Obama renews goal to bring solar to low-income housing

Solar
ShutterstockElena Elisseeva
The Obama administration hopes that the Clean Energy Savings for All Initiative could bridge an important gap between clean energy, efficiency and low-income households.

All the attention may be on the Republican Convention in Cleveland, but this week the Obama administration quietly continued with its increasingly ambitious efforts to slash emissions across the U.S. energy system.

The White House announced a series of presidential executive orders designed to accelerate the rollout of solar power, beefing up solar industry training services and setting a goal to deliver 1 gigawatt of capacity to low and moderate income communities by the end of the decade.

Dubbed the Clean Energy Savings For All Initiative, the programme represents a tenfold increase on the Obama administration's previous target to install 100 megawatt of renewable energy on federally assisted affordable housing by 2020.

It will see the Departments of Energy, Housing and Urban Development, Agriculture, Health and Human Services, Veteran's Affairs, and the Environmental Protection Agency all work together to improve access to solar power and energy-efficiency upgrades for some of the poorest households in the U.S.

The executive orders seek to expand the Property-Assessed Clean Energy financing scheme which allows homeowners to finance solar and energy-efficiency improvements at no upfront cost and to pay back the cost over time through their property tax bill; introduce a new Community Solar Challenge to support innovative models around the country for boosting solar uptake; and introduce a new nationwide Solar Training Network to help people find jobs in the fast-expanding industry.

The White House said that since Barack Obama took office, "solar electricity generation has increased thirtyfold and solar jobs are growing 12 times faster than the rest of the economy."

The new training network will be delivered by NGO the Solar Foundation in partnership with the American Association of Community Colleges and the National Association of Workforce Boards, as well as a number of solar industry groups.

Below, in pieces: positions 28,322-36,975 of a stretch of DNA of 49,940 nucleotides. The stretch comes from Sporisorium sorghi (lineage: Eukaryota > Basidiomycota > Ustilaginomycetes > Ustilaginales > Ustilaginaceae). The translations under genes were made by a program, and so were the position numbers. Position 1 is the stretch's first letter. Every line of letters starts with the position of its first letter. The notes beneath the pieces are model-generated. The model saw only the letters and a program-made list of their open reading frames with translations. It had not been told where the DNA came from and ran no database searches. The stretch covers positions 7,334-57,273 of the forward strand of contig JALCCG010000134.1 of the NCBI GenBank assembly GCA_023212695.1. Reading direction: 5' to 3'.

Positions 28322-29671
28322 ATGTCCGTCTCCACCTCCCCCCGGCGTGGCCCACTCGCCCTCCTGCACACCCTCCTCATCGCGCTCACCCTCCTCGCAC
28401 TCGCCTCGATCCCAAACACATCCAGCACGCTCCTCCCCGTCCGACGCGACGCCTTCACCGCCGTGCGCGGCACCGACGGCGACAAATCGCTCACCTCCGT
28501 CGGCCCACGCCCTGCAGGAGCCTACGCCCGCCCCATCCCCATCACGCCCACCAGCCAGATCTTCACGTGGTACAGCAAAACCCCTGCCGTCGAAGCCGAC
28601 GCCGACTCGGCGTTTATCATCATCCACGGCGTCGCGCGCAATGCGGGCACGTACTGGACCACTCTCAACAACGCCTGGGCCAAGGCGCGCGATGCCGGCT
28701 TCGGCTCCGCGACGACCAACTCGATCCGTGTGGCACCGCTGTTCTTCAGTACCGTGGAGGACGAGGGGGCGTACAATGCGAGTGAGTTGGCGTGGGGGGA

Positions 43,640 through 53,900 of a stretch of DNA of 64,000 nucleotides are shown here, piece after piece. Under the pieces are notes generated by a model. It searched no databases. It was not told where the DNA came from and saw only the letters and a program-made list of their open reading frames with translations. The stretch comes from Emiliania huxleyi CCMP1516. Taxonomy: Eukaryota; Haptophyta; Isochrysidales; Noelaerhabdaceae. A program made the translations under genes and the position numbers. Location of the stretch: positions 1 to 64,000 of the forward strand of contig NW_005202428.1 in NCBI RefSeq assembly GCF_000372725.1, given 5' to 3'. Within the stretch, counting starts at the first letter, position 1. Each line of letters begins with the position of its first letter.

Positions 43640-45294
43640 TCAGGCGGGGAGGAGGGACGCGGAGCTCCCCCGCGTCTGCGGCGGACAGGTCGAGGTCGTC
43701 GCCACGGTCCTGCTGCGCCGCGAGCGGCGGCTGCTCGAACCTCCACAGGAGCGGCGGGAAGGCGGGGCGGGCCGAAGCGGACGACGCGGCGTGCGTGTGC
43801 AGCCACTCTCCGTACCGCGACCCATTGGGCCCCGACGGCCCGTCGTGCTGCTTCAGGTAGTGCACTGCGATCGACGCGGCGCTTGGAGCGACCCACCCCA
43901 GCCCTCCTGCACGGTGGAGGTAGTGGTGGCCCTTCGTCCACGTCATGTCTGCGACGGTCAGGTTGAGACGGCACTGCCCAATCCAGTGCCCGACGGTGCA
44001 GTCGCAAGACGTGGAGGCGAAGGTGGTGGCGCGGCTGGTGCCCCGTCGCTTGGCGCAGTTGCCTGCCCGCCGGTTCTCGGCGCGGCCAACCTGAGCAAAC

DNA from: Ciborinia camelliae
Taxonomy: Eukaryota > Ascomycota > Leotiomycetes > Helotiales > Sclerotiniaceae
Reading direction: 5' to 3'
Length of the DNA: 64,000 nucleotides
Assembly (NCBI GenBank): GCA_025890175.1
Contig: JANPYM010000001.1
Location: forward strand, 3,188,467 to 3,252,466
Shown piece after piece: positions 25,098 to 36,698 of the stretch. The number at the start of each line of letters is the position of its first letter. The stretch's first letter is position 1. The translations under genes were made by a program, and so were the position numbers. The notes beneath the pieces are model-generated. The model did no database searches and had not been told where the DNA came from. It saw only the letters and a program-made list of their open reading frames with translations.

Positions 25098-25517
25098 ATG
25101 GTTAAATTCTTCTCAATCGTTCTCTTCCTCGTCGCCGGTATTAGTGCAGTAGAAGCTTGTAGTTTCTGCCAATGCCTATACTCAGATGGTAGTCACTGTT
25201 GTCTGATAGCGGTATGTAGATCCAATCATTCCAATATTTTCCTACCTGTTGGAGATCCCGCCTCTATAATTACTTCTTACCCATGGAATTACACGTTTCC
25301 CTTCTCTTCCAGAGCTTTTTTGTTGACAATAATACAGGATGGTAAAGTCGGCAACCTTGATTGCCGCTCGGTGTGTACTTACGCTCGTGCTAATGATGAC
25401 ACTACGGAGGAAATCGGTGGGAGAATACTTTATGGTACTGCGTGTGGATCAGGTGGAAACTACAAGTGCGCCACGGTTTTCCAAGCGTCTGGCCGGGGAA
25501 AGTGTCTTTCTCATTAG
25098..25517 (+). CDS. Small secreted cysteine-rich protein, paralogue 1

The group said the new network was aiming to train 75,000 people for jobs in the solar industry by 2020.

"As the number of solar jobs increases dramatically each year, the Solar Training Network will help give job seekers the training opportunities they need, while helping employers gain access to qualified candidates," said Andrea Luecke, president and executive director of the Solar Foundation. "A lot of great work has already been conducted by the Interstate Renewable Energy Council and the Department of Energy, and we look forward to building a sustainable program that will meet the workforce needs of the solar industry for years to come."

The launch of the new network follows a National Solar Jobs Census earlier this year, which revealed the sector now boasts nearly 209,000 workers, up 20.2 percent since 2014 and up 123 percent since 2010.

The latest support from the Obama administration comes as the U.S. renewables industry watches this year's presidential election with a mixture of optimism and trepidation.

Democrat candidate Hillary Clinton has vowed to defend the Clean Power Plan to cut power sector emissions by over 30 percent by 2030, which is being challenged in the courts; deliver a 700 percent increase in U.S. solar capacity by 2020; and ensure sufficient renewable energy to power every U.S. home by 2027.

However, her rival, Republican candidate Donald Trump, has declared he would extricate the U.S. from the Paris climate change agreement and has hinted at a coal-focused energy strategy while consistently criticizing renewables.

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